Magoosh GRE

Do critical approaches Marxism, feminism, constructivism improve our understanding of international politics?

| February 8, 2017

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Abstract

In the contemporary era, the application of critical theoretical approaches is of significant importance if one is willing to develop a more comprehensive understanding of international politics and international relations. Theoretical approaches, such as Marxism, Constructivism and Feminism cannot alone provide such an understanding, but their convergence and can significantly contribute to our increased awareness of global inequalities and the dimensions in which they occur by placing emphasis in not only on the relationship between the structure and agency, but also question their very nature and scrutinised the normative codes which guide human agency. Despite some of the limitations which the theories have, their complementary use can be used successfully in order to gain a more critical perspective on the nature of world governance.

Introduction

In the contemporary era, the application of critical theoretical approaches is of significant importance if one is willing to develop a more comprehensive understanding of international politics and international relations. As this essay will demonstrate, although approaches such as Marxism, Constructivism and Feminism cannot alone provide such an understanding, their complementary use can significantly contribute to our increased awareness of global inequalities and the dimensions in which they occur.

Marxism

The impact of Marxist theory on the development of critical theorising in international politics is one the significance of which can hardly be denied. Despite this, Marxist theorist have often been accused of not taking into account factors such as nationalism, as well as the balance of power among states in order to sustain and structure world politics (Linklater, 2013). Moreover, Marxist theories in the late 1970s and early 1980s found it increasingly difficult to devise an analytical framework for explaining the relationship of nation-states and violence in period of increased globalisation, characterised by increased national fragmentation, as well the resurgence of violent conflicts based on ethnicity (Giddens, 1985). This can the attributed to the inability of traditional Marxist thought to move beyond theorising about the significance of class conflict and the importance of social relations in terms of modes of production. Despite this flaw, more contemporary neo-Marxist theorists have attempted to revitalise this critical approach by placing emphasis on the relationships between states, markets and the capitalist world economy in the era of globalisation (Teschke, 2003; Halliday, 1994; Rosenberg, 1994; Gamble, 1999). The application of Marxist thought has increasingly drawn attention to the problem of global inequality which the capitalist system has led to (Wallerstein, 1979; Thomas, 1999; Linklater, 2013). Thus, the importance of modes of production have successfully been utilised in order to challenge the economic discrepancy, which is characteristic of contemporary world markets and question the power relationships which exist between states on the international level. Being mainly preoccupied with material deprivation and inequality, however, Marxism has failed to take into account the norms and values which governance the structures of economics and politics, a question which has preoccupied constructivist theories of international relations.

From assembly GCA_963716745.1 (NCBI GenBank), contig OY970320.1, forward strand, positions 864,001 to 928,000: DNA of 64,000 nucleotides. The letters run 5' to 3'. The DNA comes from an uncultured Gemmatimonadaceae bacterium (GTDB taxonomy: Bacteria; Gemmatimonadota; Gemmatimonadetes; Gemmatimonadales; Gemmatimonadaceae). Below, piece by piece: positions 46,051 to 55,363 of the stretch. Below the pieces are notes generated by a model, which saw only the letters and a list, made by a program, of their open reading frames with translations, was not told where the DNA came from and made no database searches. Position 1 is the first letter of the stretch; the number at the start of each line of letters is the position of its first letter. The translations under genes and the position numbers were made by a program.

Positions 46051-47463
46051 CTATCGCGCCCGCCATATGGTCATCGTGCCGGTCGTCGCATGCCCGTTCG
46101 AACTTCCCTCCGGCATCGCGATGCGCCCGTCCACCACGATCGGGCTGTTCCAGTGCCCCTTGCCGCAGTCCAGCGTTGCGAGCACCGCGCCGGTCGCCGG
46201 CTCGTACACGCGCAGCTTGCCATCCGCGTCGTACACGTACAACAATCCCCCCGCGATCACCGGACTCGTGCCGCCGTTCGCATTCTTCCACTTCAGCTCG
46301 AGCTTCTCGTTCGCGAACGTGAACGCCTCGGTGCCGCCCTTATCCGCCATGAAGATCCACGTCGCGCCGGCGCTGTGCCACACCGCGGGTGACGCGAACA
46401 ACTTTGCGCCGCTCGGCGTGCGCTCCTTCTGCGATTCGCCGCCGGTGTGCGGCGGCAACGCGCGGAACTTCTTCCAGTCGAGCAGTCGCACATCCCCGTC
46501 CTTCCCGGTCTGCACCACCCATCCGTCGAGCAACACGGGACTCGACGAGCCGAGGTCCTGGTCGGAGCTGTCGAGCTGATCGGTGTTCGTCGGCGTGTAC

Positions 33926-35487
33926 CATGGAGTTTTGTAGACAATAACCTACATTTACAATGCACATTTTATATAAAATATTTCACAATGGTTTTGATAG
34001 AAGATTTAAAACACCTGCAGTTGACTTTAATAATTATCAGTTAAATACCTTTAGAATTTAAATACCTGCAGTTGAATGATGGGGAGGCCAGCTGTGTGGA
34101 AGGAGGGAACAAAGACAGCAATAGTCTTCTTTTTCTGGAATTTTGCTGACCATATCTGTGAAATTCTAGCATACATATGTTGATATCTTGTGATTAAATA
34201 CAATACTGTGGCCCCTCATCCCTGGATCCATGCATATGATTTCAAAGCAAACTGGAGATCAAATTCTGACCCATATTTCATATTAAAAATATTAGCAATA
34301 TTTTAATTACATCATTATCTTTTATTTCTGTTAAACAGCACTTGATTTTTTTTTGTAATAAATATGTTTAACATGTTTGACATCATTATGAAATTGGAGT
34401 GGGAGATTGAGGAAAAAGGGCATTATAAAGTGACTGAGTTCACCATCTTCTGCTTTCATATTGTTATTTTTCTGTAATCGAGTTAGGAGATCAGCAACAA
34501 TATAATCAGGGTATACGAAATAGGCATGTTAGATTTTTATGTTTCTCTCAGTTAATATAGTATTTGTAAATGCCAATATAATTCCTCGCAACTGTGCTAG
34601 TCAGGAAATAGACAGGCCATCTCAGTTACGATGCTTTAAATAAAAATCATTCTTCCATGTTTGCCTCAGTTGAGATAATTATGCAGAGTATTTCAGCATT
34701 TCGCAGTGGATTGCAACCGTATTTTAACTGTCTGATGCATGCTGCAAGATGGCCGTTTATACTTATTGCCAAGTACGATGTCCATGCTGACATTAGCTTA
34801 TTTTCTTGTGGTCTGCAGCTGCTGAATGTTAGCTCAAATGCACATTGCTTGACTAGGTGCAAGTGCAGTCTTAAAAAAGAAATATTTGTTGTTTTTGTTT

Constructivism